In step S422, it is judged whether or not the pulse detection switch (not shown) on keyboard 26 of fault diagnostic system 2 was depressed. If the pulse detection switch is depressed, a pulse signal through test probe 6 is detected in step S423.

In step S424, it is judged whether or not the number of pulses substantially equal to the reference value was detected. If not, in step S425, the faulty portion and fault state corresponding to the work instructions are displayed on display device 27 and the process terminates. That is, a display to the effect that the faulty portion is sensor 4A and the faulty state is "wire breaking" is provided.

If the number of pulses substantially equal to the reference value is detected in step S424, it is judged in step S426 whether or not the next work instructions are registered, and if the work instructions are registered (that is, if there is another connector to be disconnected), the process returns to step S420, where new work instructions are displayed, for instance, for reconnecting the conector 17C diagnosed by the previous instructions and disconnecting the next connector 17B nearer to ECU 1, and the above process is repeated.

If no work instruction are registered, that is, if connector 17A nearest to ECU 1 in FIG. 16, or the connector provided in ECU 1 has already been disconnected, a judgment of "internal circuit fault of ECU 1" is made, and a display to that effect is provided in step S425 and the fault diagnosis terminates.

On the other hand, if the repair verification mode is selected in the step S51, the fault diagnostic program utilized for the fault diagnosis of the sensor is selected as described above. If a display is finally provided to the effect that no fault is reproduced, it is judges that the fault repair is complete.

As obvious from the above description, in accordance with the present embodiment, since the fault diagnostic system itself judged whether or not it is necessary to drive the engine for the fault diagnosis and the optimum alternate work procedure is given from the diagnostic system to the repairman, the faulty portion can easily be identified.

Description is now made on further embodiments, in which, to diagnose the failure of a portion for which it is difficult to quantitatively describe the faulty portion and fault state, a known state is created by a known signal input from the outside, the quantitative checking result obtained at this point is compared with the result expected from the known state, and the fault diagnosis of each portion is performed on the basis of the comparison result.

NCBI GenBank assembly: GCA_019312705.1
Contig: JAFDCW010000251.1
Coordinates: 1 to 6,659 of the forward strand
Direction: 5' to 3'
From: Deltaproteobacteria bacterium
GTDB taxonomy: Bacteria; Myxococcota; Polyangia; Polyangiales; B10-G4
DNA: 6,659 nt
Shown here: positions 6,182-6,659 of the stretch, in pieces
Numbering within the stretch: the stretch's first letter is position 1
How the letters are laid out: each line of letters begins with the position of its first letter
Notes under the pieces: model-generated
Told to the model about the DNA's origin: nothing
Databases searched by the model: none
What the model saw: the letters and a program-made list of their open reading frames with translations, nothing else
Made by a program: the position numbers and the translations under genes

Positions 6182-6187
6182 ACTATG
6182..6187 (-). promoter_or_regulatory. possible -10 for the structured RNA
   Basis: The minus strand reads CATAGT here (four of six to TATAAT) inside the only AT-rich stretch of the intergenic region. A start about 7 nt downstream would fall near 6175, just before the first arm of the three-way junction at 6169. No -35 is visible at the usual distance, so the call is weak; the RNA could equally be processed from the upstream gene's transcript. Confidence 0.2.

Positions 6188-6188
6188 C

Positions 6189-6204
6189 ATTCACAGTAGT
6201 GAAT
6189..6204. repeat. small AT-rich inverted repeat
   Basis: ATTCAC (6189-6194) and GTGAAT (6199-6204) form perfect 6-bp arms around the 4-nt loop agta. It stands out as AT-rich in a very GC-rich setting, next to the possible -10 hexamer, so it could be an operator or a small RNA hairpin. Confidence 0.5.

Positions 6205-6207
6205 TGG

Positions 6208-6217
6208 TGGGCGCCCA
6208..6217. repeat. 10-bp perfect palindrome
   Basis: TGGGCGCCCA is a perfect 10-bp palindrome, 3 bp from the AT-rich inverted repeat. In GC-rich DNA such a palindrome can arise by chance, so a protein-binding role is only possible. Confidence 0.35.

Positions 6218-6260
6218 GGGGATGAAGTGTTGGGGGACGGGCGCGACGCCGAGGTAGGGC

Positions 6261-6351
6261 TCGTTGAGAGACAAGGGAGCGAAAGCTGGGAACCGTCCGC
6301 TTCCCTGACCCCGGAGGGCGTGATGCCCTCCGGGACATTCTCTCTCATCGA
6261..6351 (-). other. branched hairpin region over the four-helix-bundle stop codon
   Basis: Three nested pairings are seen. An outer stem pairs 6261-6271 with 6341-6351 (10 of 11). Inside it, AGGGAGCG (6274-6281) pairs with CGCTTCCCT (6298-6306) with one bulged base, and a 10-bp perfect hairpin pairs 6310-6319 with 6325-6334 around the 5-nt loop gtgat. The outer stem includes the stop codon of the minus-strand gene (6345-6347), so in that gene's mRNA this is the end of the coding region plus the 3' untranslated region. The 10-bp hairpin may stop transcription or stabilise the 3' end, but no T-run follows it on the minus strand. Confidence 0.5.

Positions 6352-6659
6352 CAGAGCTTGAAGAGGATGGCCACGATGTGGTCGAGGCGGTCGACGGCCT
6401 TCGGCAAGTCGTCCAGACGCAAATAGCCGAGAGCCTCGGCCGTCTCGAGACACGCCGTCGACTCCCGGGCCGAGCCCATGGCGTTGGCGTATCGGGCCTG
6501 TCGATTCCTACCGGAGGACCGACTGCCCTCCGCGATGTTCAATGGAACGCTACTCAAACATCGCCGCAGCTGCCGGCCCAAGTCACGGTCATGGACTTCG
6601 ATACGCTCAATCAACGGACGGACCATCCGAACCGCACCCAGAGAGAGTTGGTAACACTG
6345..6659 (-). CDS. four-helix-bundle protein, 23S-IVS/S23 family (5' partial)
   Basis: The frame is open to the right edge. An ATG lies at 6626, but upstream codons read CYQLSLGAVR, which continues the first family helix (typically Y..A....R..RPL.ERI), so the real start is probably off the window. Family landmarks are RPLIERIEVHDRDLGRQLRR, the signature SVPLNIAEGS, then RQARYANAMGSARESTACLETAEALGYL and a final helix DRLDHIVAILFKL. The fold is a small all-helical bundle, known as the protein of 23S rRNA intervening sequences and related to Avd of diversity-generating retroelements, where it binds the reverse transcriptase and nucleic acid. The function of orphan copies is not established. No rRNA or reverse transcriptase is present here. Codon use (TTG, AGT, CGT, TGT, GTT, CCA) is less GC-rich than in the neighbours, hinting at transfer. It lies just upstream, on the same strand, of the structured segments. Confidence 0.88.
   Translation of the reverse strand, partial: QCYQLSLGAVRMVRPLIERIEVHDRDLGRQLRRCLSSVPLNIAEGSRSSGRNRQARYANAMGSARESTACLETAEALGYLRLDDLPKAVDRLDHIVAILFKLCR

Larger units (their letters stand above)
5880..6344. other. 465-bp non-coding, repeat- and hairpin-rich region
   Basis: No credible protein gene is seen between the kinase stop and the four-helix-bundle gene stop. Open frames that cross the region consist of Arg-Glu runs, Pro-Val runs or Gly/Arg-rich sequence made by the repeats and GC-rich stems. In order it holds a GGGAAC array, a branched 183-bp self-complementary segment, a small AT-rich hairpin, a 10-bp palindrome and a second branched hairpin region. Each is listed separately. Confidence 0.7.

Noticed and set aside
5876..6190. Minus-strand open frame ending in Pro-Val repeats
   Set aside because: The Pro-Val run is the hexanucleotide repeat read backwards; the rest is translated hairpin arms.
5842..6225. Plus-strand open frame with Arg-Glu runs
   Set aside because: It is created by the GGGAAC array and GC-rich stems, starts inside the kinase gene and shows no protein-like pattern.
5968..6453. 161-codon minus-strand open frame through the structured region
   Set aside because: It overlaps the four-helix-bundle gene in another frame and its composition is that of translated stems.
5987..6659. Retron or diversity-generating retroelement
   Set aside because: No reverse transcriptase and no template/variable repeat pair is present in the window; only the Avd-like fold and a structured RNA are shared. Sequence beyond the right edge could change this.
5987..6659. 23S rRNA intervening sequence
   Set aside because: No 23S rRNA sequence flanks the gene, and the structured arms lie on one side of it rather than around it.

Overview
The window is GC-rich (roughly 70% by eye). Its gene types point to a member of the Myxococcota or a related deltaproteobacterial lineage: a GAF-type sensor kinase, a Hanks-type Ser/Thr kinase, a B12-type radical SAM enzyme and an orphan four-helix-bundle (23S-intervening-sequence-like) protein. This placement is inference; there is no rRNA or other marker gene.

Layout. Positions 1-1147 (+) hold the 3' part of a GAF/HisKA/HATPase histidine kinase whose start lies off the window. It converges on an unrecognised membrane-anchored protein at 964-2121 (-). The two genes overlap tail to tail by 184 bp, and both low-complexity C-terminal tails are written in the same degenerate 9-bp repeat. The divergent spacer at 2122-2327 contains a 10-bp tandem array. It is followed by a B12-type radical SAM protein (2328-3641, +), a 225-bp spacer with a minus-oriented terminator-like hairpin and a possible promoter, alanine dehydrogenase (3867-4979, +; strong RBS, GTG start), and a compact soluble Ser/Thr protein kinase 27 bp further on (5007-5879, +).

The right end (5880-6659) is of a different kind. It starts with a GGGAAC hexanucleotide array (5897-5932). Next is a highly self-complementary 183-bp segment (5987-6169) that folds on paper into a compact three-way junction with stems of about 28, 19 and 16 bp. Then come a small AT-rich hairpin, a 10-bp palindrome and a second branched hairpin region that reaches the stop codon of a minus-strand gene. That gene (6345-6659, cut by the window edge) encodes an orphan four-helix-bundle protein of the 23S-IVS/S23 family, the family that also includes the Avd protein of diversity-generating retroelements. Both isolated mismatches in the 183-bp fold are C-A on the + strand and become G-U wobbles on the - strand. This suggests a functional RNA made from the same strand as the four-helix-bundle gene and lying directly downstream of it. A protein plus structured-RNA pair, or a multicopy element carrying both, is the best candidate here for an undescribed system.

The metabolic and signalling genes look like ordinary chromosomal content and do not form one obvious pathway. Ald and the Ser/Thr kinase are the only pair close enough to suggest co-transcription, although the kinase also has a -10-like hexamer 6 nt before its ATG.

When a signal for putting the subject portion to be diagnosed in a known state is supplied from an exterior sourse, the diagnosis result on the subject portion is equal to the result expected from the known state if the subject portion is normal, but the expected result is not obtained if the subject portion is not normal, and thus a fault diagnosis can be done by comparing the diagnosis result in the known state with the expected result.

FIG. 25 is a flowchart showing the first mode of the method for diagnosing EGR as shown in FIG. 31 according to the present invention. In the figure, the processing surrounded by a dashed line represents a processing by the repairman of the fault diagnostic system 2.

In step S101, instructions to forcibly close electromagnetic valve 182 are output from fault diagnostic system 2 to ECU 1 while the engine is in a stop condition, and ECU 1 closes electromagnetic valve 182 in response to the instructions. In step S102, in response to the instructions from fault diagnostic system 2, ECU 1 detects the position of valve plug 159 based on the output signal of lift sensor 161. In step S103, fault diagnostic system 2 judges whether or not the EGR is open according to the detection result by ECU 1, and judges that the EGR is in a failure if the EGR is open despite the fact there is no negative pressure being generated because the engine is stopped, then the process goes to step S104.

In step S104, instructions to demount the piping from control port 151 of the EGR are displayed on display means 27 of fault diagnostic system 2. When the repairman removes the piping and depresses the enter key of fault diagnostic system 2, in step S105, instructions to detect the output signal of lift sensor 161 are output from fault diagnostic system 2 to ECU 1, and ECU 1 detects the position of valve plug 159 according to the output signal of lift sensor 161.

In step S106, fault diagnostic system 2 judges the opened state of the EGR according to the detection result by ECU 1, and fault diagnostic system 2 judges "EGR failure" if the EGR is still in the opened state, and displays the judgment result on display means 27 in step S107. Fault diagnostic system 2 judges "electromagnetic valve failure" if the EGR is in the closed state, and displays the judgment result on display means 27 in step S108.

On the other hand, if it is judged in step S103 that the EGR is not open, then in step S109, work instructions to start up the engine are displayed on display means 27 of fault diagnostic system 2, and the repairman starts up the engine.